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1900 - 1929

1900

American Journal of Nursing begins publication

The American Journal of Nursing (AJN), published by the Associated Alumnae of the United States (later the American Nurses Association), became the leading professional journal for nurses in the United States. The AJN reflected closely the policies and goals of the professional association.

1901

The Colored Home and Hospital (later Lincoln Hospital) Training School for Nurses graduates its first class of six nurses

State nurses association forms in New York State. Nurses in New Jersey, North Carolina, and Virginia organize state nurses associations soon after

Nurses realized that forming state nurses associations was necessary if they hoped to mount successful campaigns for passage of laws of interest to nurses. Early nurse leaders considered the formation of such associations essential for passage of state nurse registration acts to establish occupational standards and license qualified professional nurses. As more and more state nurses associations formed and grew in importance, they assumed a larger role in the Associated Alumnae of the United States, the national professional association for nurses. In 1916, the renamed American Nurses Association, reorganized and became a federation of state nurses associations reflecting better the composition of the organization.

Congress authorizes the Army Nurse Corps via the Army Reorganization Act

1902

Lina Lavanceh Rogers is appointed public school nurse in New York City, the first in the country. Lillian Wald is instrumental in this appointment

School nursing began as an experiment conducted by the Henry Street Settlement of New York City. Lina Rogers’ ability to reduce school absenteeism due to communicable diseases quickly led to the employment of school nurses throughout the city and across the country. Over the years the role of the school nurses expanded to include student wellness, disease prevention and health education.

1903

North Carolina passes the first nurse registration act, licensing professional nurses. Shortly after, New York, New Jersey, and Virginia also pass nurse registration acts

Professional nurse leaders believed nurse registration acts would legitimize the profession in the eyes of the public, limit the number of people who hired out as nurses, raise the quality of professional nurses, and improve educational standards in schools of nursing. The initial nurse registration acts passed in the first decades of the twentieth century were relatively weak with few requirements mandated for licensing. However, the campaign to pass registration acts provided organized nursing with valuable political experience and paved the way for the passage of future, stronger acts. Not all nurses agreed that registration acts were necessary. Older nurses, who may not have kept up to date on current nursing techniques, and graduates from schools with below average academic standards feared that registration acts would be too strict and would prevent them from obtaining work.

1906

Elizabeth Tyler (later Elizabeth Tyler Barringer) joins the staff of the Henry Street Settlement House, the first African American public health nurse to do so

1907

M. Adelaide Nutting is appointed Professor of Institutional Administration (also referred to as Professor of Domestic Education) at Teachers College, Columbia University, the first nurse to occupy a university chair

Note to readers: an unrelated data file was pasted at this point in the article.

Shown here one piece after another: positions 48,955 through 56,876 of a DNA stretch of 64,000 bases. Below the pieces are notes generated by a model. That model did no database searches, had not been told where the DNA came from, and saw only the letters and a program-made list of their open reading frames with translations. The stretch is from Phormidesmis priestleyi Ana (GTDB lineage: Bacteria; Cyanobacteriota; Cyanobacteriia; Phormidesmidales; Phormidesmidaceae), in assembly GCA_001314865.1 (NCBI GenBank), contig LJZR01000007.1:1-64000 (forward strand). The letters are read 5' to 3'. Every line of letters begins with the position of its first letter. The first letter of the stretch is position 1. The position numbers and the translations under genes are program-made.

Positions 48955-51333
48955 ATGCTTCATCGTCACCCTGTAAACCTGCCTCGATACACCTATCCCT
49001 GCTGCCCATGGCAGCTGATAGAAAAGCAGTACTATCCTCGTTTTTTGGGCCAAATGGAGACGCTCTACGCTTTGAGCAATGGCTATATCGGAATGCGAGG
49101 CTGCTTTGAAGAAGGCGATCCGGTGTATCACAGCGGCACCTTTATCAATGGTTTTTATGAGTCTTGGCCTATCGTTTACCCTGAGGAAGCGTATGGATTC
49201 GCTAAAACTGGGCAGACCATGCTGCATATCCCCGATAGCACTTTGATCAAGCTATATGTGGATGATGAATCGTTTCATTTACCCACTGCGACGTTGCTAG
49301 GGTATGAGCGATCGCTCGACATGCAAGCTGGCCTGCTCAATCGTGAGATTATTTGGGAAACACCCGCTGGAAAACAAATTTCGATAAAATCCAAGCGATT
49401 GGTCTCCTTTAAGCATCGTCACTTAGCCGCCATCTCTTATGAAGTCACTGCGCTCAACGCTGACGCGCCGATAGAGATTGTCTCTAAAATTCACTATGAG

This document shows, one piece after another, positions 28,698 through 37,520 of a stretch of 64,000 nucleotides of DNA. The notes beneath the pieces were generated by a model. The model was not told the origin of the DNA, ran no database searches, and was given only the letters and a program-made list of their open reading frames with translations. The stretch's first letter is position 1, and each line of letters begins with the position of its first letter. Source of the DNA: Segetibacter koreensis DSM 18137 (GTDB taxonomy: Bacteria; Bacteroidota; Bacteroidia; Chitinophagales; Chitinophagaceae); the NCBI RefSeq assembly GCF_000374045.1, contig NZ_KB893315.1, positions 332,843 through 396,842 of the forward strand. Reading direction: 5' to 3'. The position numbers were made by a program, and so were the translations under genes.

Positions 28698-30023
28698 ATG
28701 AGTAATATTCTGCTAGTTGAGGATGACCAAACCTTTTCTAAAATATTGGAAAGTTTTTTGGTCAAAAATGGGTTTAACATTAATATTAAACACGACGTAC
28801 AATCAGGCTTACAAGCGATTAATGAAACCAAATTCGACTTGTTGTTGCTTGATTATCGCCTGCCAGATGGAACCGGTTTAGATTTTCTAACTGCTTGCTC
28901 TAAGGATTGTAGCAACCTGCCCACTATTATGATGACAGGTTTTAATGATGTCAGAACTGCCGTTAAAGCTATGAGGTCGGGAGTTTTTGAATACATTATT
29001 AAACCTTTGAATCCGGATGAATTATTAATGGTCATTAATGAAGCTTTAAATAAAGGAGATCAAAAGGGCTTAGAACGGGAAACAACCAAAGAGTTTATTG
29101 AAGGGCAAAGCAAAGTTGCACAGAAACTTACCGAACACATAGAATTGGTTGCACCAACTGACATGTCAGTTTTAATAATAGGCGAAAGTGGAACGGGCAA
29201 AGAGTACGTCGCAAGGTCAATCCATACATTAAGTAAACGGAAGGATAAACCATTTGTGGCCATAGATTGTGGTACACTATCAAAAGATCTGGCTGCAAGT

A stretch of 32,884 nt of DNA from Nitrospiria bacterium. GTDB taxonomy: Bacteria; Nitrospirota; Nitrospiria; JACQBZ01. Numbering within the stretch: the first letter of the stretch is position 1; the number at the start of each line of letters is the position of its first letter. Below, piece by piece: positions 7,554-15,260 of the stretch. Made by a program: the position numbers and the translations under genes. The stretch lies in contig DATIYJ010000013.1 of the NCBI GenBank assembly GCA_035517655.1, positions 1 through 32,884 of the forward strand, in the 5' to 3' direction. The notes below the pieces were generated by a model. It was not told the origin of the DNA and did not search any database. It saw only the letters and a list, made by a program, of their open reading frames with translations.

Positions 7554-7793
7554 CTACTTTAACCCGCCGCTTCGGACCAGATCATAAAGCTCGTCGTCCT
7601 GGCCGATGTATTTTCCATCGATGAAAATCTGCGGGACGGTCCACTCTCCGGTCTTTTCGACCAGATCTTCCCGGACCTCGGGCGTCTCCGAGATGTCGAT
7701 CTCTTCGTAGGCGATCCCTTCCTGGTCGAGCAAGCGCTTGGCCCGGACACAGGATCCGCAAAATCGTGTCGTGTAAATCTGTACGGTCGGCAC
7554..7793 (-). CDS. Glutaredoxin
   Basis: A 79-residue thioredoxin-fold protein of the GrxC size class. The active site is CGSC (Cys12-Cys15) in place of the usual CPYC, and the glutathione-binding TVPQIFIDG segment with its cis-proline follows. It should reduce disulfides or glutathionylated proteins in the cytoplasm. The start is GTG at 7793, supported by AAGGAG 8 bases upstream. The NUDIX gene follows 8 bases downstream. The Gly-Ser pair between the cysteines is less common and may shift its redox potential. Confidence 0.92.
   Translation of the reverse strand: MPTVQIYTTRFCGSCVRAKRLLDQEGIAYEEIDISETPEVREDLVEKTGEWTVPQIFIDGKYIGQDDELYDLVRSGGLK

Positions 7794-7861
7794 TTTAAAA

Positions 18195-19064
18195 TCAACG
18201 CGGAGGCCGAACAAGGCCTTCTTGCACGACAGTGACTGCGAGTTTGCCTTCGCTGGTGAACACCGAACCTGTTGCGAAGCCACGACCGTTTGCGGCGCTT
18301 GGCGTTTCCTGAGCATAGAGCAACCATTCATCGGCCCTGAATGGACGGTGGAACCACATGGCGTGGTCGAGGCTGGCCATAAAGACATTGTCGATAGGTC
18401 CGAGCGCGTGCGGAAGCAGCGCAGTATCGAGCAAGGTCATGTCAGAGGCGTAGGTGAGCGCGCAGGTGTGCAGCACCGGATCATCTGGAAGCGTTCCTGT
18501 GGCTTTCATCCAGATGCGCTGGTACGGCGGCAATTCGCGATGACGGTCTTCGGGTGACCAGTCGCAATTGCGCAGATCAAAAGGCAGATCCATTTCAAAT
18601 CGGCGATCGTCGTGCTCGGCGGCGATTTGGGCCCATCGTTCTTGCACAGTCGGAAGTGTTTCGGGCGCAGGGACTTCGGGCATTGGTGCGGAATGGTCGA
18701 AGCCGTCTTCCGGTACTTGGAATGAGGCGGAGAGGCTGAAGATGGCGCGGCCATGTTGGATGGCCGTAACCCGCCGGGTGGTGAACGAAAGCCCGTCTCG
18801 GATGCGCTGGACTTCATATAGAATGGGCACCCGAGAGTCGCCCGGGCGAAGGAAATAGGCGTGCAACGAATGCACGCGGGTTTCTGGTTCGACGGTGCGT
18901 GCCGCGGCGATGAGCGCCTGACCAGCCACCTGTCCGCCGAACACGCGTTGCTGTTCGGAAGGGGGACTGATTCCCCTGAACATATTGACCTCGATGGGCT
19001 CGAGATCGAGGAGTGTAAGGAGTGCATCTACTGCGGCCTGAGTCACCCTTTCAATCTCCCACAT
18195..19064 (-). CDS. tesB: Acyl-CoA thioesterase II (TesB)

M. Adelaide Nutting was one of the original designers of the postgraduate program at Teachers College, Columbia University. In 1907, her course in hospital economics became part of the Department of Household Administration of which she was named head. In 1910, her title changed to Professor of Nursing Education as the department became the Department of Nursing and Health. Nutting retired from her position in 1925 after successfully achieving international renown teaching and advising nursing leaders from around the world.

1908

The National Association of Colored Graduate Nurses organizes

African American nurses established this organization to combat the racism of American society especially of white nurses, as well as the exclusionary policies of the American Nurses Association. Several prominent African American nurses led this effort, including Mary Eliza Mahoney, hailed as America’s first African American trained nurse; Adah Thoms, a graduate of the Lincoln Hospital School of Nursing; and Martha Minerva Franklin, a graduate of the Woman’s Hospital Training School for Nurses. The National Association of Colored Graduate Nurses persevered through the 1920s with a small but determined membership. In the 1930s, however, the leadership of Estelle Massey Riddle, its president, and Mabel Staupers, its executive director, reenergized the organization and established its mission of desegregating nursing schools, nursing organizations, and opening up job opportunities for African American nurses. The National Association of Colored Graduate Nurses, with the help of influential white supporters, won the desegregation of the United States military nursing corps during World War II and that of the American Nurses Association in 1949. Believing its mission accomplished, the National Association of Colored Graduate Nurses voluntarily dissolved in 1951. By 1971, however, some African American nurses felt there had been little substantive improvement in addressing issues faced by African American nurses in particular issues surrounding the health of African Americans and issues regarding the role of African American nurses in professional activities. They formed the National Black Nurses Association, which still exists today in parallel with the American Nurses Association.